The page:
Most editorial cartoons make a forceful point in a playful manner. I think the artful combination of wit and cheeky criticism explains their popular appeal and potential effectiveness, but also hints at a possible limitation. Historical studies of political cartoons (see Backer, 1996 and Neiman Reports, 2004) describe the ways in which Martin Luther in the 16th century, Benjamin Franklin in the 18th century, and people like Thomas Nast and Herb Block in the 19th and 20th centuries, respectively, satirized the political economies of their day through illustration.
I'm originally from a small village in India. There is no doubt that many of the people I knew growing up were able to survive because of the money their relatives sent back home to purchase the most basic staples. In development jargon, this money is known as remittances, but from my point of view, this money was a lifeline.
As I made my way down route 13 last week I wondered how many times I had been to Nam Theun 2 since my first visit in October 2006. I’m certainly not one of the people that go there the most, and yet I could recall at least 20 visits.
Thirty African officials visited China for 12 days in May on a pilot South-South knowledge exchange organized by the Chinese government with assistance from the World Bank. My colleague, Phil Karp, has written about the program, including the study tour around China that he accompanied. I met the officials in Beiji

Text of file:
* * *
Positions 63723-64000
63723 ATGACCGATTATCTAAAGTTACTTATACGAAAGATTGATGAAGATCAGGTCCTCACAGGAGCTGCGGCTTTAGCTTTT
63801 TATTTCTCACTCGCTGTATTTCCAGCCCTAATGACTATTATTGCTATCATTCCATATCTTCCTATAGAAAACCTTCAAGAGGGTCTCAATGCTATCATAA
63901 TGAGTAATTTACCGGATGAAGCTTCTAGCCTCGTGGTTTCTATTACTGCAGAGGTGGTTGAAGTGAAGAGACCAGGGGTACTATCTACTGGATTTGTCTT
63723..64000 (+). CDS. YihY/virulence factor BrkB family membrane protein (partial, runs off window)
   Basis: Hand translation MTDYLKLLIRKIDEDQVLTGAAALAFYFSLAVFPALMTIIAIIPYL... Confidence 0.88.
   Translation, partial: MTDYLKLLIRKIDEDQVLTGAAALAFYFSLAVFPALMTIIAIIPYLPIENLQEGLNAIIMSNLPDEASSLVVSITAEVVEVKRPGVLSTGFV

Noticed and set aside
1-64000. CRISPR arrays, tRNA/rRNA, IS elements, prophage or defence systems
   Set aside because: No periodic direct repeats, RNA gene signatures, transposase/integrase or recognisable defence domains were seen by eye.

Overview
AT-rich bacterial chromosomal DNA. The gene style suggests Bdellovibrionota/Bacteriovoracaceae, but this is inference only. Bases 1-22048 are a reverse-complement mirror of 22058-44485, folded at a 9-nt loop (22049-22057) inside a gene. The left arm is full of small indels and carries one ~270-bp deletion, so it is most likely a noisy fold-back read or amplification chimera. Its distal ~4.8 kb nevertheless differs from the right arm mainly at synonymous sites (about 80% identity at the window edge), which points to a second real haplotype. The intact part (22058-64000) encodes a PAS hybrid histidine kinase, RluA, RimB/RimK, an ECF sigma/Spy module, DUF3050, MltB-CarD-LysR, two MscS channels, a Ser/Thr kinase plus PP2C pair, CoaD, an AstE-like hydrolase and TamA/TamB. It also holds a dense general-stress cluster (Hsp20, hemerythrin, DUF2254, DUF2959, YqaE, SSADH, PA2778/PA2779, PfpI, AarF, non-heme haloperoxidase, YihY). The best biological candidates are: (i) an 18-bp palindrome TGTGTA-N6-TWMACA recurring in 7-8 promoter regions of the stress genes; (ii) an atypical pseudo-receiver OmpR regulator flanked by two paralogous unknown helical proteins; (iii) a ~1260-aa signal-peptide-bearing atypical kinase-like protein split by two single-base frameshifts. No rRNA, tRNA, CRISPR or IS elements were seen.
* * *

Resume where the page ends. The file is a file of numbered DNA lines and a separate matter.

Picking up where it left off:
A post from Sarajevo, Bosnia and Herzegovina (BiH), somewhere in the heart of the medieval section of this deeply multicultural city. I’m here with a team organized by the World Bank Institute (WBI), working with local partners on preparing a capacity building program for low income municipalities on increasing citizens’ participation in local governance. Colleagues from the WBI facilitated sessions on participatory budgeting and citizens’ feedback mechanisms. Two of us from the World Bank’s Development Communication Division contributed a few modules on participatory communication as a cross-cutting issue in enabling and sustaining citizen participation in local governance.
I recently had the pleasure of accompanying a group of 15 senior officials from East and Southern Africa on a field visit to Guangxi Autonomous Region and Guangdong Province. Prior to the field visit, the officials had spent three days in Beijing at a workshop on China’s development experience.
Using data from the Food and Agriculture Organization (FAO) and the OECD, BBC News online created some interesting graphics showing the impact of and factors in the current food crisis. They include a 30-year look at food commodity prices, US ethanol production, world population growth, changing eating habits, and demand for biofuels among others. Worth a look.
|Kids in rural Laos are now exposed to a world their parents didn't imagine at their age. How does this change their expectations for the future?